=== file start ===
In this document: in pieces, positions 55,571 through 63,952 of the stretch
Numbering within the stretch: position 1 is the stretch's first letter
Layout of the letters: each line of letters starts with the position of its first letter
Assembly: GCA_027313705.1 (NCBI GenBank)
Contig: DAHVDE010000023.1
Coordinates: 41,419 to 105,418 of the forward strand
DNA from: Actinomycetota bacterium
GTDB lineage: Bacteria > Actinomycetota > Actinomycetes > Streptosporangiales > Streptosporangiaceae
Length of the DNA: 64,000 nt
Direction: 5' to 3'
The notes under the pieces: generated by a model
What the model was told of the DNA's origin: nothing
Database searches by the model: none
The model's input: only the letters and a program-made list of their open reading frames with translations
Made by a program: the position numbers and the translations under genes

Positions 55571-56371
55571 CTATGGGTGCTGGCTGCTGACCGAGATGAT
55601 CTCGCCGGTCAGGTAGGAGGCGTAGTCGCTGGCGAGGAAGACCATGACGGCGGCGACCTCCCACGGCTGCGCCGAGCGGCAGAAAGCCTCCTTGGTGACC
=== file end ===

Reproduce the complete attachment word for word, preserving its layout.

In this document: in pieces, positions 55,571 through 63,952 of the stretch
Numbering within the stretch: position 1 is the stretch's first letter
Layout of the letters: each line of letters starts with the position of its first letter
Assembly: GCA_027313705.1 (NCBI GenBank)
Contig: DAHVDE010000023.1
Coordinates: 41,419 to 105,418 of the forward strand
DNA from: Actinomycetota bacterium
GTDB lineage: Bacteria > Actinomycetota > Actinomycetes > Streptosporangiales > Streptosporangiaceae
Length of the DNA: 64,000 nt
Direction: 5' to 3'
The notes under the pieces: generated by a model
What the model was told of the DNA's origin: nothing
Database searches by the model: none
The model's input: only the letters and a program-made list of their open reading frames with translations
Made by a program: the position numbers and the translations under genes

Positions 55571-56371
55571 CTATGGGTGCTGGCTGCTGACCGAGATGAT
55601 CTCGCCGGTCAGGTAGGAGGCGTAGTCGCTGGCGAGGAAGACCATGACGGCGGCGACCTCCCACGGCTGCGCCGAGCGGCAGAAAGCCTCCTTGGTGACC